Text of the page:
On May 17, the Justice Department announced the appointment of former FBI Director Robert S. Mueller III as special counsel to investigate any possible collusion between the Trump campaign and the Russian government’s efforts to influence the 2016 presidential election.
President Donald Trump responded by calling the investigation a “witch hunt.”
At a May 18 press conference, Trump said: “Well, I respect the move, but the entire thing has been a witch hunt. And there is no collusion between certainly myself and my campaign — but I can always speak for myself — and the Russians, zero.”
Deputy Attorney General Rod Rosenstein made the decision to appoint a special counsel just days after Trump fired FBI Director James Comey. Comey told Congress on March 20 that the FBI had opened an investigation last July into “the Russian government’s efforts to interfere in the 2016 presidential election, and that includes investigating the nature of any links between individuals associated with the Trump campaign and the Russian government and whether there was any coordination between the campaign and Russia’s efforts.”
Amid ongoing investigations by the FBI and House and Senate intelligence committees, what exactly does the appointment of a special counsel mean? Here we answer some questions that readers may have.
Who appoints a special counsel?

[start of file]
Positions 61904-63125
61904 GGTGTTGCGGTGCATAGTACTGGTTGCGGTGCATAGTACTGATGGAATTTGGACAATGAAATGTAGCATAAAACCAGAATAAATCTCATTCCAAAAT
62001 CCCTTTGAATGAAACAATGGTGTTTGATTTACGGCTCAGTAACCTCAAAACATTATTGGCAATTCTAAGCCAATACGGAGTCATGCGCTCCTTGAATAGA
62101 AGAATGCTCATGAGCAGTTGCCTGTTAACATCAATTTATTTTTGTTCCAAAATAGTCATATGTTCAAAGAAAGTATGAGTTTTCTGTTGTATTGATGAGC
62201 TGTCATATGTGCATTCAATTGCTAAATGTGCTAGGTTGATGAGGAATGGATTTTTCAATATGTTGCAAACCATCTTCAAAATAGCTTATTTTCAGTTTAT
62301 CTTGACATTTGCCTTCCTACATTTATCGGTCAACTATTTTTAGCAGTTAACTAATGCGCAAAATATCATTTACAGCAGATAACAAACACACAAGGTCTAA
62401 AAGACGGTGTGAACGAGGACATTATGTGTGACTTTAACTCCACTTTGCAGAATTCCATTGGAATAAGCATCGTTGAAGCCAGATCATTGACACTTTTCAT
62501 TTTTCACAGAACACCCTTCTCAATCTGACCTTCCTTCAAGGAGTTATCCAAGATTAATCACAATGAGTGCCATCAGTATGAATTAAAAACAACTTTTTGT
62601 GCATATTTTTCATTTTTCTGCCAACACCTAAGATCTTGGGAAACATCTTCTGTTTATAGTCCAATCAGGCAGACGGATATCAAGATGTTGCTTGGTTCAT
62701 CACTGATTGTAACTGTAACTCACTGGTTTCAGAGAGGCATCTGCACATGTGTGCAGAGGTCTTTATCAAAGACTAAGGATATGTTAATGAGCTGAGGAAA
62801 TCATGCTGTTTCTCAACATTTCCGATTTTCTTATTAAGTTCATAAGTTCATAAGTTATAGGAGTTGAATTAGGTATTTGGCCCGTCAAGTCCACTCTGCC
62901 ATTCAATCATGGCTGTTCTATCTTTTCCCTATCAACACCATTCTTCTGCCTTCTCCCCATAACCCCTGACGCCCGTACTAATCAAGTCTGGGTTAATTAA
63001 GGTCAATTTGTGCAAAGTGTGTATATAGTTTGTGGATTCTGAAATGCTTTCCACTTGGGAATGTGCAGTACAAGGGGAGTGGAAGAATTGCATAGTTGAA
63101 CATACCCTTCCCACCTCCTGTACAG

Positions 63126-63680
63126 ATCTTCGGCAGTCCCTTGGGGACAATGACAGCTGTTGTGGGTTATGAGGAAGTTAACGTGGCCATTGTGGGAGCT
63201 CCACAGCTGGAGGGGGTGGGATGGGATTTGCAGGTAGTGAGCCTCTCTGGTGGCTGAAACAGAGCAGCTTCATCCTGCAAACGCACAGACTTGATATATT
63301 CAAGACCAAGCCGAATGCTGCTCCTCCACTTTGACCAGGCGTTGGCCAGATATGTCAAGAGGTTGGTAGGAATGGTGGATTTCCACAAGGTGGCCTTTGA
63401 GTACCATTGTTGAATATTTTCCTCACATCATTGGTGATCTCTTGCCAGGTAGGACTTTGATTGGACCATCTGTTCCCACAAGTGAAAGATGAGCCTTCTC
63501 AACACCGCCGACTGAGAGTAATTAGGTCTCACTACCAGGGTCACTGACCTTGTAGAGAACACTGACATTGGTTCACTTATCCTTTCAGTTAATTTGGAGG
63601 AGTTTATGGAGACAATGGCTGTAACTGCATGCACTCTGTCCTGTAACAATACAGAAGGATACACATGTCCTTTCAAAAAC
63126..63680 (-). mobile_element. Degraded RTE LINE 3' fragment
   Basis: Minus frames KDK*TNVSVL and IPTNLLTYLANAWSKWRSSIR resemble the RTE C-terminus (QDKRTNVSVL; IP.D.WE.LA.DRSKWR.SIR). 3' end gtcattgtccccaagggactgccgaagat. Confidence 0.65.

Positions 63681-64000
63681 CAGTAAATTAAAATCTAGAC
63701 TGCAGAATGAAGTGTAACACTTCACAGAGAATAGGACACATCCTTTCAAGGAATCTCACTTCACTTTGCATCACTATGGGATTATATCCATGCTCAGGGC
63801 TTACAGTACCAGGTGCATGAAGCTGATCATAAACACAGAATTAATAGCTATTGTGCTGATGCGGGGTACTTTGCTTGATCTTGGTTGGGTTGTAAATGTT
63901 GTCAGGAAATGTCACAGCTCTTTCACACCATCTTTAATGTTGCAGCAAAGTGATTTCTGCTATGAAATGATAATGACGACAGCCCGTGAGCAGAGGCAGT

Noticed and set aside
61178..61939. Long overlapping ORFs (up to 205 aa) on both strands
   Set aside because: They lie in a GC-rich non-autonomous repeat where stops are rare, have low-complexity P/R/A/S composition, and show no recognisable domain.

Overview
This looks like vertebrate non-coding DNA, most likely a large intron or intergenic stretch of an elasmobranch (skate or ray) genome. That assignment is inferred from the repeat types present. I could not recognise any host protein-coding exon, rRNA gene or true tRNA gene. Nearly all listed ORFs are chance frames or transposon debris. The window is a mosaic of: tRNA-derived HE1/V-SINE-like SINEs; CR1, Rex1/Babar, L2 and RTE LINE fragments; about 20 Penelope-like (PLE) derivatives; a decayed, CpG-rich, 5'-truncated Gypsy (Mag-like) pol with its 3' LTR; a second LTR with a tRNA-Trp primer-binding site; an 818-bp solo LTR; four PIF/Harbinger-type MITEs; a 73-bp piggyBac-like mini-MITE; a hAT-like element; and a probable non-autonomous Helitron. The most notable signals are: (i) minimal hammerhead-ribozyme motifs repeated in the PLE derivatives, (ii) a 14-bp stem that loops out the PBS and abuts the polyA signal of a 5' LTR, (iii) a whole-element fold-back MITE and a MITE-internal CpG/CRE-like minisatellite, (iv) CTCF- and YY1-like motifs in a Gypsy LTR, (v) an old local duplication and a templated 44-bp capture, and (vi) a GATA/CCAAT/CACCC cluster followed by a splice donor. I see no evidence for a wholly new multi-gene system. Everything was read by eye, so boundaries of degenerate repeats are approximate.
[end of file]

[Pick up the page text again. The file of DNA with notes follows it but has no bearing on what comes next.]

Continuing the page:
The appointment of a special counsel typically is the decision of the U.S. attorney general. But in this case, Attorney General Jeff Sessions recused himself from the Russia inquiry after it was revealed that he had met twice with Russian Ambassador Sergey Kislyak during the presidential campaign and did not disclose the meetings during his Senate confirmation hearing. In such cases of recusal, the power to appoint a special counsel falls to the “acting attorney general,” in this case, Deputy Attorney General Rod Rosenstein. According to the Code of Federal Regulations, a special counsel is appointed for an investigation into a matter that “would present a conflict of interest for the Department [of Justice] or other extraordinary circumstances” or in cases when it “would be in the public interest” to have an outside counsel.
Why was a special counsel appointed?